4 Great Posts on Communication and Leadership

How to Give a Killer Presentation

Chris Anderson, Owner of TED
Presentations rise or fall on the quality of the idea, the narrative, and the passion of the speaker. It’s about substance, not speaking style or multimedia pyrotechnics. It’s fairly easy to “coach out” the problems in a talk, but there’s no way to “coach in” the basic story—the presenter has to have the raw material. If you have something to say, you can build a great talk. But if the central theme isn’t there, you’re better off not speaking. Decline the invitation. Go back to work, and wait until you have a compelling idea that’s really worth sharing.  Read More

 

The Inconvienient Truth about Change Management –

McKinsey & Company
Conventional change management approaches have done little to change the fact that most change  programs fail. The odds can be greatly improved by a number of counterintuitive insights that take into account the irrational but predictable nature of how employees interpret their environment and choose to act.  Read More

 

11 Simple Concepts to Become a Better Leader

Dave Kerpen
All 11 concepts are simple, and yet, perhaps in the name of revenues or the bottom line, we often lose sight of the simple things – things that not only make us human, but can actually help us become more successful. Read More

 

5 Models for Leading Change

Tristan Wember
In this article we introduce five models for leading change. No single model isright. However, they all have something valuable on offer and can help us to navigate our way through complex organisational situations or circumstances.  Read More

IESE Advanced Visionary (Ethos) Communication Module

The Visionary Leader

In times of crisis, we prefer Visionary Leaders. Hope is a strong motivator to current action when the situation is difficult.

In the years leading up to 2008, the USA was stuck in two protracted wars, and an economic crisis sparked by the subprime lending collapse. In this context of uncertainty, the big factor that helped to sweep Barrack Obama into the Presidency was that he was seen as an inspiring and visionary leader. His message gave hope for a better future to come.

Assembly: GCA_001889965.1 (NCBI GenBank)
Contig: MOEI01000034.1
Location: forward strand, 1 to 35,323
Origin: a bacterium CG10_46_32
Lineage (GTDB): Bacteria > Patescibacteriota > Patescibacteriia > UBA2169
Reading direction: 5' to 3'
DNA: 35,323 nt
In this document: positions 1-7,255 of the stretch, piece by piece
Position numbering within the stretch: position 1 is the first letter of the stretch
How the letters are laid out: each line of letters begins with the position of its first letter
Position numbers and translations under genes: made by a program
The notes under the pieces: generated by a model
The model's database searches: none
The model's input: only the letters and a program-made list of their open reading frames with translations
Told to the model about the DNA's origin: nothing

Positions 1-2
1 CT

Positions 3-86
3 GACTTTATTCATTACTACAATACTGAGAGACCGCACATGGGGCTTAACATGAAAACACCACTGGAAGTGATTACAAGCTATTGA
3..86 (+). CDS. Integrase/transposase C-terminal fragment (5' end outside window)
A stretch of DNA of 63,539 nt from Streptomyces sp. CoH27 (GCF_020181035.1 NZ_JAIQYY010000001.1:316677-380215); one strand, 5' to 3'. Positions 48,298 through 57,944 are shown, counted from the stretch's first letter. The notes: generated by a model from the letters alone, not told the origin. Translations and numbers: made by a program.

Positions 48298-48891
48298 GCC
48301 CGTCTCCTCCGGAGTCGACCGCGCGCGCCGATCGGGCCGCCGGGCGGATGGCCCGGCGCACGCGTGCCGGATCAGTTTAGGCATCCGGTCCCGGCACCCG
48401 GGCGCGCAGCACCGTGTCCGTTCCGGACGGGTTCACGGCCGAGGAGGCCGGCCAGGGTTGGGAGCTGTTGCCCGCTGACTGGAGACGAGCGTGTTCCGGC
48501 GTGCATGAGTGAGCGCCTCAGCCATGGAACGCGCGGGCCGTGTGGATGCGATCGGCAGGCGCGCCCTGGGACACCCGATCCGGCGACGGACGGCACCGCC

The Ethos-Based Speech model uses the force of the leader’s personal and professional credibility combined with hope to move an audience to take action. It is a vital tool for effective leaders when facing times of uncertainty and crisis.

Likewise, Ronald Reagan came to power in a time of uncertainty.  He was a powerful visionary speaker.  His speech after the Challenger space shuttle disaster was a very clear Ethos-Based speech structure and delivery.

Example Ethos-Based Speech: Ronald Reagan’s Challenger address

The Ethos-Based Speech

The Ethos-Based Speech follows this simple structure:

Past

Starts with a moment in time “4 years ago” or “When we founded this company” or “70 years ago”. Past describes a situation where things were “good”. Past sets a common context. Ronald Reagan’s speech after the Challenger space shuttle disaster begins with a story about what happened 400 years ago – the founding of the USA. This creates a common context and connection for his audience.

Present

Describes today’s reality. Often this is a negative in contrast with the Past. There are challenges. Not everything is rosy. However, the audience needs to see that the leader lives in their world, sees what they see. This clear seeing of today’s real situation establishes credibility. Ronald Reagan’s Challenger speech tells of what he and his wife Nancy saw on TV that morning, how they felt and what it meant. He then speaks to the children, then to the teachers, then to the families of the dead astronauts. He is direct and clear about the real situation and the feelings.

Future

Imagines a better situation in future. “5 years from now, I see a company that is strong…” Outlines what the hard work we need to day will achieve. Connects todays difficulty with a purpose.

I made a short video last week to explain some of the advanced modules we run in IESE for Persuasive Communication skills.

This video explains the IESE Visionary Communication Module

Original Post

IESE Webinar [Video]: Develop Your Communication Skills

The Webinar: